In FIGS. 3, 4 and 5, a part of the hat-shape is shown and includes a generally upwardly extending wall 16 which interconnects an annular rim 17 and a flat top part 18. In generating the inwardly displaceable vent and pour opening tab portions 10 and 11, a progressive forming operation is used to first define the circular hat-shaped configuration of portions 10 and 11. Those skilled in the art will appreciate that the hat-shaped tab portions 10 and 11 can be formed from a basic end having a rim for double seaming and a center panel by means of a conversion press with tooling and dies which stretch and bend the metal during multiple forming operations. Once the metal has been suitably contoured and includes the hat-shaped configurations the end is finished by tooling which partially scores along lines 14 and pierces or severs along lines 15. The tab portions 10 and 11 are not completely formed since the severed parts defined by lines 15 requires further forming in order to make an overlapping section 19, see FIGS. 3, 4 and 5.
More particularly, as best shown in FIG. 3, there is a coined arc 20 on tab portion 10 and a coined arc 21 on tab portion 11. It will be noted that coined arcs 20 and 21 appear as recessed areas of metal in FIG. 3. The force of coining causes the circumference of the tab portions 10 and 11 adjacent to the coining to extend radially outward relative to the center of said portions 10 and 11. It is that extension which provides the overlapping configuration 19, as shown. It will be noted that the amount or length of coined arc 20 or 21 is different for the tab portions 10 and 11 as needed for greater or lesser retention against internal pressure. That is to say that the amount of overlapping 19 necessary is a function of the area of the tab portions which is exposed to internal pressure. The vent button tab portion 10 being smaller in diameter and in overall area requires less overlap 19, than the pour opening button tab portion 11, however, to facilitate tooling arc 20 is longer than arc 21.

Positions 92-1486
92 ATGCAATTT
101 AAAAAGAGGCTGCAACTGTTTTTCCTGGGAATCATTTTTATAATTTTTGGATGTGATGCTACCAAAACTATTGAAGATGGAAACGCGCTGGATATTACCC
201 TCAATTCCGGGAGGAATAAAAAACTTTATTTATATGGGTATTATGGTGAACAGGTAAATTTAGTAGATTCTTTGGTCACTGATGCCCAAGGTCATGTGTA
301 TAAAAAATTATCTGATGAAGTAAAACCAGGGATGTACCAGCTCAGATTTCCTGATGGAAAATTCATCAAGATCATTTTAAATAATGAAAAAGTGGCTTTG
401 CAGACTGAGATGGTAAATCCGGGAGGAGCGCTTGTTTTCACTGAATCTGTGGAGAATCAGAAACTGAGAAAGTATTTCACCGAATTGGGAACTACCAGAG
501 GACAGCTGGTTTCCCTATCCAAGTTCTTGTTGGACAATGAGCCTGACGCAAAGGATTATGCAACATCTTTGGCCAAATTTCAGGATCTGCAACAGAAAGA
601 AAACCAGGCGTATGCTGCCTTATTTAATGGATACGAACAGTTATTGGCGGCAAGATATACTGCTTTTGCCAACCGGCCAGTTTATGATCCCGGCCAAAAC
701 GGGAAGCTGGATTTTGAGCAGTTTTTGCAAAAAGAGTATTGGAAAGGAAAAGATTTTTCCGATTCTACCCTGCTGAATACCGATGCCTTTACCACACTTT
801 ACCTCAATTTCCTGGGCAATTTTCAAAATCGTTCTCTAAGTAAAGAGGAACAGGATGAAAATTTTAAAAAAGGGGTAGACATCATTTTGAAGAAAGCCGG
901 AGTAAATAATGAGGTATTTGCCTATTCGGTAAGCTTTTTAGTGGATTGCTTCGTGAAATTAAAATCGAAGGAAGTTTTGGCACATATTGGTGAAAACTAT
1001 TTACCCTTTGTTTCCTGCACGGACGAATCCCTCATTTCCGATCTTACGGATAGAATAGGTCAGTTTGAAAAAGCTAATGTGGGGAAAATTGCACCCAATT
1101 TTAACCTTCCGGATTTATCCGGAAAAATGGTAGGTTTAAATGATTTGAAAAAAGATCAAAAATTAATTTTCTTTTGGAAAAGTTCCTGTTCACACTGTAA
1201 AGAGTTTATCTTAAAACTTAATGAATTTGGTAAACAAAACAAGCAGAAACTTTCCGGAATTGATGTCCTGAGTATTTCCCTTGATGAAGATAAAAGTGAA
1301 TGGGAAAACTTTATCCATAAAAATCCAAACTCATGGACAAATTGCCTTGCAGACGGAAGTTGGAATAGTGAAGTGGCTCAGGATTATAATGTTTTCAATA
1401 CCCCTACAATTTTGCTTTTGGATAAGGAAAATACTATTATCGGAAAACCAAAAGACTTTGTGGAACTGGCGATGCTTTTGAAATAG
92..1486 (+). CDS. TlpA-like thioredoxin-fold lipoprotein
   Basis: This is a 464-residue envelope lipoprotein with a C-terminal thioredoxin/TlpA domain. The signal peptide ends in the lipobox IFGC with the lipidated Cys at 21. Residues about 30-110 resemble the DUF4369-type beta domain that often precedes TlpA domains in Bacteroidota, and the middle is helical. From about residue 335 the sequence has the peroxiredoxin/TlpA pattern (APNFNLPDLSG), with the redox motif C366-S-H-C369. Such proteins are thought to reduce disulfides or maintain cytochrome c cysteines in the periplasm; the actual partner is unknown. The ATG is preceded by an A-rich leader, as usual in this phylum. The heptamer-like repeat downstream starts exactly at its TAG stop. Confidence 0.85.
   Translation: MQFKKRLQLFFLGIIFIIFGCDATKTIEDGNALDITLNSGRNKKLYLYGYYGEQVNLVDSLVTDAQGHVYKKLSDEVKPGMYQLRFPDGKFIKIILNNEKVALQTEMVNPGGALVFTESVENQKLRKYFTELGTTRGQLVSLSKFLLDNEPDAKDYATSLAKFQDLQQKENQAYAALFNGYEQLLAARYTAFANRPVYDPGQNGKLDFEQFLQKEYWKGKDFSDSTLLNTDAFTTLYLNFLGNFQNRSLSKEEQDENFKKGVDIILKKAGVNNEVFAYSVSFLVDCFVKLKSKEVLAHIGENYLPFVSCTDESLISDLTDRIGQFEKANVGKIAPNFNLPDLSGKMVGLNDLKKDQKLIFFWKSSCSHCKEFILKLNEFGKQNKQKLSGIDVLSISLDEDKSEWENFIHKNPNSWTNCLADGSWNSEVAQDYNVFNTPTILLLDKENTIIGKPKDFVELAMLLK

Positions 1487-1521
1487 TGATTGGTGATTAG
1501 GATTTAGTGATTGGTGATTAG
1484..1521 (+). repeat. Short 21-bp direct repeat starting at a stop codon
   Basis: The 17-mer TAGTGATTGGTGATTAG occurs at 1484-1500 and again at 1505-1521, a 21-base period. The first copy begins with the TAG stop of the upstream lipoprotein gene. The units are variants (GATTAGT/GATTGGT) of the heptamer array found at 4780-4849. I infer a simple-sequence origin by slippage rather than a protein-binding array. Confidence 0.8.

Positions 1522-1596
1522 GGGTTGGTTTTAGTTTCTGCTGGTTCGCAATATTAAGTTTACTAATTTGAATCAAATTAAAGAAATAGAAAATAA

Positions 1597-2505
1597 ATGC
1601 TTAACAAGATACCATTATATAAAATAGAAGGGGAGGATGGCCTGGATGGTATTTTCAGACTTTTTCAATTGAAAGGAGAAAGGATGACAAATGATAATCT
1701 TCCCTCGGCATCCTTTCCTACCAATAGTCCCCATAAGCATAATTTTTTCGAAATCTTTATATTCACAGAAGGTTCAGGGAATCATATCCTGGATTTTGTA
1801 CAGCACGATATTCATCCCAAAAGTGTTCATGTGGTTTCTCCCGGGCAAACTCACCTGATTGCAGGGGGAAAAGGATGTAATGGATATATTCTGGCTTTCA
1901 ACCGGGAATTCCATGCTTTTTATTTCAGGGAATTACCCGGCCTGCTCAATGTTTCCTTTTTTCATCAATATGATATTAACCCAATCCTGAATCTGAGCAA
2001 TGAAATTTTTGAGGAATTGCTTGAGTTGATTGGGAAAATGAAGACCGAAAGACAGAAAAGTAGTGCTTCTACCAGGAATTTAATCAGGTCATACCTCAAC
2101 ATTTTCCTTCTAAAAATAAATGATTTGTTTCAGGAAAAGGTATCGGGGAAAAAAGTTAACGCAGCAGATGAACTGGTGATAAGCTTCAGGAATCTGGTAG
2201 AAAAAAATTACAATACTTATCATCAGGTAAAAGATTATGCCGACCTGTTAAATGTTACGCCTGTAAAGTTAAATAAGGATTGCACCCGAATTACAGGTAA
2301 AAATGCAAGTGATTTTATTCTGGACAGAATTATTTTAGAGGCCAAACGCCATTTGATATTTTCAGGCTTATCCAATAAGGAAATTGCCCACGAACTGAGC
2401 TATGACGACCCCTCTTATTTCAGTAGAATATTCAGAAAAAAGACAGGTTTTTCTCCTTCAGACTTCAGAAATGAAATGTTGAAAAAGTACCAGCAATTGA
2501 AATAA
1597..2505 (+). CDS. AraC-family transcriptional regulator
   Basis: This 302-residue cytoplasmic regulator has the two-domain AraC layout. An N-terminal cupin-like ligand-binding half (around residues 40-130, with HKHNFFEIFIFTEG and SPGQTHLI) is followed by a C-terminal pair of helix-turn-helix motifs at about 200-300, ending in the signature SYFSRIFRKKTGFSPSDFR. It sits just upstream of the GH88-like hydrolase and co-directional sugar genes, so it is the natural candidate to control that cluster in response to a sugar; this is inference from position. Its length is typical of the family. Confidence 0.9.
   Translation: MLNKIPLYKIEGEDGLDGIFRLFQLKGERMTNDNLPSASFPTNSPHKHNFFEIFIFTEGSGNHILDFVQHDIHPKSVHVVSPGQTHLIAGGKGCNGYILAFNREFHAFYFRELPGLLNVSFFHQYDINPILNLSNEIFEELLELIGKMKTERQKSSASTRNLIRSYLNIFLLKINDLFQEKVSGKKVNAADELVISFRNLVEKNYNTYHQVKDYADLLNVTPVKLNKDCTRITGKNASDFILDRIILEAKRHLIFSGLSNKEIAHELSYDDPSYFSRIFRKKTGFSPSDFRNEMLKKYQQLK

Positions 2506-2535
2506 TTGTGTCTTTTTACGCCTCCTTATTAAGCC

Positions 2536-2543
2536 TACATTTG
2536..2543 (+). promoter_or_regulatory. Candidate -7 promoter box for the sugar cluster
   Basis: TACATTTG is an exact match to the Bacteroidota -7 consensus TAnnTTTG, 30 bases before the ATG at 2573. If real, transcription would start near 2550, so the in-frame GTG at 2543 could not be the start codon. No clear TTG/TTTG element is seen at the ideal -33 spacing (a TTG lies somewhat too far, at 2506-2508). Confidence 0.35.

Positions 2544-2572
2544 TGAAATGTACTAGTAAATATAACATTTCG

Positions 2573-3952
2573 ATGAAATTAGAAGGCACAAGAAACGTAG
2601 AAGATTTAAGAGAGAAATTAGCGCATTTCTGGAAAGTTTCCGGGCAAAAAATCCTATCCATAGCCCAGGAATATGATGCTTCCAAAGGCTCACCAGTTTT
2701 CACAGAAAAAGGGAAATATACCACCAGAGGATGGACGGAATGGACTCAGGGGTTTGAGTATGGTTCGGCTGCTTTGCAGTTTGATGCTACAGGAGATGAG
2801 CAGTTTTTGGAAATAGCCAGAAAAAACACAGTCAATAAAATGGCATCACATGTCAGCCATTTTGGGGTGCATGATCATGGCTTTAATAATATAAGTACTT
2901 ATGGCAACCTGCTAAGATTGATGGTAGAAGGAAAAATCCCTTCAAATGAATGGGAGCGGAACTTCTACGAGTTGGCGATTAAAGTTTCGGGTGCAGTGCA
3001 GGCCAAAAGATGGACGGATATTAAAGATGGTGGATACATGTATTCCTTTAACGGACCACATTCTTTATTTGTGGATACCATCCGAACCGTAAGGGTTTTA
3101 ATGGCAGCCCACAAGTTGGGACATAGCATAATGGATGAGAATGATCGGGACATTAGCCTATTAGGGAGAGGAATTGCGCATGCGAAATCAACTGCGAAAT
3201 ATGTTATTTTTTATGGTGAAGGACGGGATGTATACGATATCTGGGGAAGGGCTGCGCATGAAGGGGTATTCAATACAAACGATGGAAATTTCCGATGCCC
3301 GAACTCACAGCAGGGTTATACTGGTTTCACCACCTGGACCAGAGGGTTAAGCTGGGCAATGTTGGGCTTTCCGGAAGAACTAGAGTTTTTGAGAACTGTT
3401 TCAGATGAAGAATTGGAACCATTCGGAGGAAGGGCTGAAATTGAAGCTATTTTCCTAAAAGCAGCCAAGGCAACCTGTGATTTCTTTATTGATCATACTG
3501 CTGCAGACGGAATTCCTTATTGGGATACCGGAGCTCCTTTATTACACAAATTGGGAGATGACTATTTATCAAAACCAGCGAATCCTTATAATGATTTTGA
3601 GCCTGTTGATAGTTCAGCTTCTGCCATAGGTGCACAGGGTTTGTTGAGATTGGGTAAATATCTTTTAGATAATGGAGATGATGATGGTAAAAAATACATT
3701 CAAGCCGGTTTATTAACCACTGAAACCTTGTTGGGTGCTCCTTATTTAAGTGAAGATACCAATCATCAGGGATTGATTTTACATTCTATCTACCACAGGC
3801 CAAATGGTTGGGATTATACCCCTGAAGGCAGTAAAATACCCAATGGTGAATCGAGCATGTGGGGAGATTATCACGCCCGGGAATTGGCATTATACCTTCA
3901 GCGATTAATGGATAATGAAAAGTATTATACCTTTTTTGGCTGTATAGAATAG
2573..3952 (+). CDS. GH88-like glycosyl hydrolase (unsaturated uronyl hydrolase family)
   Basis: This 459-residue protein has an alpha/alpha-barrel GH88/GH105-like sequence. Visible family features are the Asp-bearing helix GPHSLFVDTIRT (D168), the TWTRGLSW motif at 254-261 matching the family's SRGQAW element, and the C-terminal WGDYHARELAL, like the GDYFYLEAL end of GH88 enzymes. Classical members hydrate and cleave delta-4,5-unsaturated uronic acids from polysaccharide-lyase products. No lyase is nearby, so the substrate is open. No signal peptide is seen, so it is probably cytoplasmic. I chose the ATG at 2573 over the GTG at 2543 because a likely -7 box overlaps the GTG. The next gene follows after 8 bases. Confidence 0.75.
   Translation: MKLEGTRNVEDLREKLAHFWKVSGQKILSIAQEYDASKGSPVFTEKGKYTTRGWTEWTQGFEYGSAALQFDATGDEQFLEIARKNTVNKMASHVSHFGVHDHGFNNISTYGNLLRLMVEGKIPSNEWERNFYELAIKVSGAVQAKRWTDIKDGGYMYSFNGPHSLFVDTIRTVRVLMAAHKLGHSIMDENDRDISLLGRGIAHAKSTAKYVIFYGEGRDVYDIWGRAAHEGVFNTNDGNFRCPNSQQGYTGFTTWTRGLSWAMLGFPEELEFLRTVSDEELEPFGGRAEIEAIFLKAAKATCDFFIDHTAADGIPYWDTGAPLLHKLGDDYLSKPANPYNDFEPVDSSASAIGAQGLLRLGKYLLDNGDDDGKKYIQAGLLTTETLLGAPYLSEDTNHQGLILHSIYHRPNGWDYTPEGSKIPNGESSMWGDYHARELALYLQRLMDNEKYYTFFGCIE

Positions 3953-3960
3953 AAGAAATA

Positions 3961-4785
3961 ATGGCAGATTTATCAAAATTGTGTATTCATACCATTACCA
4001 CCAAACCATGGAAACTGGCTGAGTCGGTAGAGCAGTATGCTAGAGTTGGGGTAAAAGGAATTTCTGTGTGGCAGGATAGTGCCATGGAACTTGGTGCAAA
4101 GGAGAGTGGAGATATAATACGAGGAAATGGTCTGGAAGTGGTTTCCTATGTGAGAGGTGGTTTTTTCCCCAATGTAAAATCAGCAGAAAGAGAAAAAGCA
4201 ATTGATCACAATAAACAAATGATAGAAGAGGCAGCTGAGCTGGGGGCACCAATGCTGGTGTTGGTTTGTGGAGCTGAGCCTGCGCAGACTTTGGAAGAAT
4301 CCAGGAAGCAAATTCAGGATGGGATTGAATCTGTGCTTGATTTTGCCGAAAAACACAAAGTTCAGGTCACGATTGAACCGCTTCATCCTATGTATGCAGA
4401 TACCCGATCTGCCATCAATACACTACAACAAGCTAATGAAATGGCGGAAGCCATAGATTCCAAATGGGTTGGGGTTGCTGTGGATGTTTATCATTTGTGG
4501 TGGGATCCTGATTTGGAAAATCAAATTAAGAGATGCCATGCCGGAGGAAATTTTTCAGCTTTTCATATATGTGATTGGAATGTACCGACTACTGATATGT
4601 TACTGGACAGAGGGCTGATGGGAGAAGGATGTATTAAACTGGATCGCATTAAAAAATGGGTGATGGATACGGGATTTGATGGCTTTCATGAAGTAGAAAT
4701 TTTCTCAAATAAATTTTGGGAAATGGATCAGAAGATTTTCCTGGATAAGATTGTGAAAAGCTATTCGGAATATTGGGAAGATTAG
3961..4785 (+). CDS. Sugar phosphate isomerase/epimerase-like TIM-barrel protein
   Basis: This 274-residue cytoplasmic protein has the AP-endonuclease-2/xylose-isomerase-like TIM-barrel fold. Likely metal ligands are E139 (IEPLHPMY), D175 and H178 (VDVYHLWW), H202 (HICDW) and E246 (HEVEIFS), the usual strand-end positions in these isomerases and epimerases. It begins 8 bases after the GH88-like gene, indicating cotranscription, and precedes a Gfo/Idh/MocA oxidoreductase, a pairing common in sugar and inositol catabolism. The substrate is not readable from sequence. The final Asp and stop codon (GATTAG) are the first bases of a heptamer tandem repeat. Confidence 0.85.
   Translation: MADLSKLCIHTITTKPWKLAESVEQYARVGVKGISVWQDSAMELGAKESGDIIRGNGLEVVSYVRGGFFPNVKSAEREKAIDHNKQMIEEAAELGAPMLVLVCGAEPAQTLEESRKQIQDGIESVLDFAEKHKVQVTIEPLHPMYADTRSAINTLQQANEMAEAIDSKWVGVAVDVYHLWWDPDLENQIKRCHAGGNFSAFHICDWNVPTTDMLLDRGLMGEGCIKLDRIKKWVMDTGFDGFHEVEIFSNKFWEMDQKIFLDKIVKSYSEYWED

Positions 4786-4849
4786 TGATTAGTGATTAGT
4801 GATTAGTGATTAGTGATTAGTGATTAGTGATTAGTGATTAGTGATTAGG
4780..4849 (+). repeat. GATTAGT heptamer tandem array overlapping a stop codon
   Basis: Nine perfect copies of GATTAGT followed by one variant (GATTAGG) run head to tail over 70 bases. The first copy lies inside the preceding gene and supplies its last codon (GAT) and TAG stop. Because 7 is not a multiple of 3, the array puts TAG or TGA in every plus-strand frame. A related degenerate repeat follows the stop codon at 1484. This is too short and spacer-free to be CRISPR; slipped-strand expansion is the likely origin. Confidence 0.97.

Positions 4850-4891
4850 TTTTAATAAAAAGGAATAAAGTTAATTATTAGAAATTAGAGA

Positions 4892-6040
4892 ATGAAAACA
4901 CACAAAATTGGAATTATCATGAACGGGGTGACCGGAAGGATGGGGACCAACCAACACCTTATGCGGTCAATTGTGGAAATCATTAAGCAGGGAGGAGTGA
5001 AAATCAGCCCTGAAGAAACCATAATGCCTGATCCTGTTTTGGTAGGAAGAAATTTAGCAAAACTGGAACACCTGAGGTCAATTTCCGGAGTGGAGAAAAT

In certain applications it is also necessary to reform the hat-shaped section of the tab portions 10 and 11 in order to increase the amount of overlapping 19. This reforming may be done at the same time the coining 20 and 21 is done.
FIG. 3 shows the polymeric compound 22 in phanton which is added to the bottom in order to seal the severed portions along lines 15 of the tab portions 10 and 11. A suitable sealant, such as plastisol, is satisfactory for use in connection with protecting the cut edges and forming air-tight closures along lines 15. The sealant 22 is applied to form the donut-shape which acts to cover not only the severed lines 15 and the overlapping joints 19, but also the rest of the underside of the circumference of the vent and pour opening button tab portions 10 and 11. When manufactured as set forth, the vent button tab portion 10 requires approximately 8 pounds of force to be opened and the pour opening tab portion 11 requires 12 pounds to be opened.
For use, instructions may be embossed on the panel 12 surface of the end adjacent the tab portion 11 indicating that the pour opening must be pushed first. This is contrary to the usual arrangement wherein the vent opening is first pressed on containers having internal pressure such as beer and beverage. More particularly, the vacuum helps to open the larger area tab portion 11 and, therefore, the preferred procedure is specified.
In use, the end as disclosed herein and shown in FIGS. 1 through 5 is double seamed to a container which can be packed with a hot filled or a sceptically packed product and is either retorted or allowed to cool. The exact process will depend upon the nature of the product being packed. Milk products or certain soups and the like require processing which causes the hermetically sealed container to be pressurized during processing and depressurized after cooling. That is to say that, the end as described will have to resist internal pressures of 18 to 20 pounds per square inch during processing by means of the overlapping joint 19 and the polymeric sealant 22 and then during cooling and depressurizing of the contents and the gases in the head space above the contents in the container require less volume whereby the vent and pour opening button tab portions 10 and 11 can be subjected to 15 inches of vacuum. The end as configured, has been tested and found to be capable of resisting as high as 30 inches of vacuum.
Those skilled in the art will appreciate the changes in material, in score length and depth and area of overlap can be made which will permit a variety of design parameters to be attained without substantial modification to the overall concept sought to be protected by the claims which follow. /